The barn was oddly quiet last night with just me and NT around that evening, so our lesson was a bit more casual than usual with lots of chatting and catching up on the state of May. (Future injections, 2019 plans, etc). I’ll probably write about the lesson tomorrow, but suffice to say, we have both seen a lot of progress thanks to her help this past fall and the work my half leaser has been putting in.

As with most eventers at this time of year, I am looking at the 2019 competition season. My grand goals are, and have been, to get back to a recognized horse trial at Beginner Novice. Last year was a “I am hope we get back into the show ring.” This year is a “I want to do this.”

So I started looking back. What made May and I capable of moving form starter to BN in 2016? How did we get to the point where we were schooling Novice sized SJ course with relative ease that summer?

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I remember this being fun.

It wasn’t because I was younger (26 – 29 is not a huge jump… unlike 22 – 25 which seems MASSIVE). It wasn’t because I had access to a better trainer. (There are some serious similarities between NJ trainer and NT.) It wasn’t because May was more educated.

It was because I was in a regular program… and I haven’t been in one since.

Late 2016, we moved from NJ to KY just as show season was winding down and trainers in KY were looking towards Aiken and Ocala rather than their own backyards. Money was tight, and I let lessons fall into the category of “nice to have.”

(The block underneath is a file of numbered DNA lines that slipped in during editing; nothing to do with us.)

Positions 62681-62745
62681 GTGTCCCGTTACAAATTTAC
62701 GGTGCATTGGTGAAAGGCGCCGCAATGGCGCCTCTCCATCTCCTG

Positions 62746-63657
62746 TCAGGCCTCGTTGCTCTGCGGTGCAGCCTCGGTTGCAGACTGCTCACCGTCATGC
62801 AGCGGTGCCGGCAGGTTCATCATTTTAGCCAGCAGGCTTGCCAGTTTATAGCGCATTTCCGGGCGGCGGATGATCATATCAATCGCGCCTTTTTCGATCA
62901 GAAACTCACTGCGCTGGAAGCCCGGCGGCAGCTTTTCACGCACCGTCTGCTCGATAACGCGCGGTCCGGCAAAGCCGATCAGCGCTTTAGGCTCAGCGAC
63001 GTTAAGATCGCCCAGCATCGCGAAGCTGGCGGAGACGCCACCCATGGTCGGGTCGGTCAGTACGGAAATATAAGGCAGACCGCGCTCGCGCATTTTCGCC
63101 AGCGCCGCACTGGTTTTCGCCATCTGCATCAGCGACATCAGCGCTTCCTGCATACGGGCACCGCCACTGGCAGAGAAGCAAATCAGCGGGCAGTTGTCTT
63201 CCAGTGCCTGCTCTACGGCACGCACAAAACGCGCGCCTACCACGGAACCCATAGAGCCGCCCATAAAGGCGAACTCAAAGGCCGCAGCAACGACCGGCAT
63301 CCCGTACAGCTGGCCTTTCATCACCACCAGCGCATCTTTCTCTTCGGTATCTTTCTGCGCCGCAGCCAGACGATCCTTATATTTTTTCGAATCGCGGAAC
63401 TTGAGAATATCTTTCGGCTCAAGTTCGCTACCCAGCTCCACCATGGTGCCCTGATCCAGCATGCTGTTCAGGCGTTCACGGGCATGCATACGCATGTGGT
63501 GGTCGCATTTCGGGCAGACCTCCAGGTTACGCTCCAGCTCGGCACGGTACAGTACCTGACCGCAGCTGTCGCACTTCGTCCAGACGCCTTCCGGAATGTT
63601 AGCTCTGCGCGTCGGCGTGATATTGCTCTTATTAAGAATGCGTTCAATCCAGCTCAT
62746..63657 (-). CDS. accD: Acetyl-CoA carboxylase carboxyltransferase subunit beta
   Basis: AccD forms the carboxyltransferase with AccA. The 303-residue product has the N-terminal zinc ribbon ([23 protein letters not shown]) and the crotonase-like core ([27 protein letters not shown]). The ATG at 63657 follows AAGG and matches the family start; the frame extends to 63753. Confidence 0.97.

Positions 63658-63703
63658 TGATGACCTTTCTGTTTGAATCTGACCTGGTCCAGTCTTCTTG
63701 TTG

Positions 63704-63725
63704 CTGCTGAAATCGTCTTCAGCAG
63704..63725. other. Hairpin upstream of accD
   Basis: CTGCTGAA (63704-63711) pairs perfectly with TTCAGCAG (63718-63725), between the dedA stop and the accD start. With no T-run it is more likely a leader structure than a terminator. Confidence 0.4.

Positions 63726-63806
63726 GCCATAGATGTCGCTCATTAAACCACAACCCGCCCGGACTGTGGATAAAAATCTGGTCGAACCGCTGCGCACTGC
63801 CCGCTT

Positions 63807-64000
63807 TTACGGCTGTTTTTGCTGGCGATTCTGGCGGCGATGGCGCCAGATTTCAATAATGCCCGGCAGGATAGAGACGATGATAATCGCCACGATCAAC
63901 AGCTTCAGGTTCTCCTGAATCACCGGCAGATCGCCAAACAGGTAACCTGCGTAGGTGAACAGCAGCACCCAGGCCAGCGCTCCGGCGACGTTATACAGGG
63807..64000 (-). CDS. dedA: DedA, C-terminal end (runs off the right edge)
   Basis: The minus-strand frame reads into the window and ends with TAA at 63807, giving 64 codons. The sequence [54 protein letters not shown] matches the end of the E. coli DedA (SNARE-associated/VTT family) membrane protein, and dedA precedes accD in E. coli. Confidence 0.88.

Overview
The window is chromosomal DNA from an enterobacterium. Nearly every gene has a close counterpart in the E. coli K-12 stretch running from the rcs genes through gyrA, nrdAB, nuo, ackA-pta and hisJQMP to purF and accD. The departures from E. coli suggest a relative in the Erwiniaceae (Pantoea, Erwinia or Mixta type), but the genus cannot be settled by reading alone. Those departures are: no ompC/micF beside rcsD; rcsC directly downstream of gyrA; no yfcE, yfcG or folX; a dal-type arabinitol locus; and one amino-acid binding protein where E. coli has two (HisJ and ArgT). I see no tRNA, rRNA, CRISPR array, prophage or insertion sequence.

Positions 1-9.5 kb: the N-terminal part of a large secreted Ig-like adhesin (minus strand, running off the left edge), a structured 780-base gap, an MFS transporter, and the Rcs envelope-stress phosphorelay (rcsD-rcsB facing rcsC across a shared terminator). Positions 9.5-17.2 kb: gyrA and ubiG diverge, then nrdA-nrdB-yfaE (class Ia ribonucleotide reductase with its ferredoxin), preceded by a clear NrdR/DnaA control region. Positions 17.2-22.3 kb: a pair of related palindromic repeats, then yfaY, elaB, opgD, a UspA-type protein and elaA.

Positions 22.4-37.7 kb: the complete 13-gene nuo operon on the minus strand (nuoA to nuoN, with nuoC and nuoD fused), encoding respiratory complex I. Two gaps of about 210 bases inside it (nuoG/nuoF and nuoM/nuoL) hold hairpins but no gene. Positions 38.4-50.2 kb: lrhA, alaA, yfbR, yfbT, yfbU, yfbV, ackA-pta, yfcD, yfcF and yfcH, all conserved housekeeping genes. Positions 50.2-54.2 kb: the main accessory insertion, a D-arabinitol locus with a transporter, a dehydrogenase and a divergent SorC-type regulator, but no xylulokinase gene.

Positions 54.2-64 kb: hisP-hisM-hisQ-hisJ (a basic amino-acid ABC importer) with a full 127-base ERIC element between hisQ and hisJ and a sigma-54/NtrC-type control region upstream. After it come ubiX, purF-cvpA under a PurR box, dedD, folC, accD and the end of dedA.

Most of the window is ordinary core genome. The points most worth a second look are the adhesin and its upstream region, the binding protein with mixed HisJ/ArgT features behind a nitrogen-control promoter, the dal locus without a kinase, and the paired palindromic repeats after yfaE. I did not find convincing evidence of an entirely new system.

^This feels like a lifetime ago…

Then in 2017, I had committed to lessons with my trainer at the time, but due to a job that had me traveling and her own schedule, we would average maybe 2 lessons a month… at best. Money was still tight, I got married in mid-summer, and the lack of competition goals meant that again, lessons fells to the back burner.

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Our First Lesson Together.

2018… I moved barns in mid competition season, but I still made it out to a couple of shows to get our feet wet again. (Literally and figuratively). Lessons started up again, and I was surprised at how much I felt like a fish out of water. My whole riding career had been focused on weekly lessons (and catch riding). Here I was, on my own horse, and feeling odd about lessons.

Then this year… I find myself really prioritizing lessons. So, for the first time since Spring of 2016, I have put myself into the weekly lesson rotation schedule. Fingers crossed that this has really been the missing link in my confidence lately!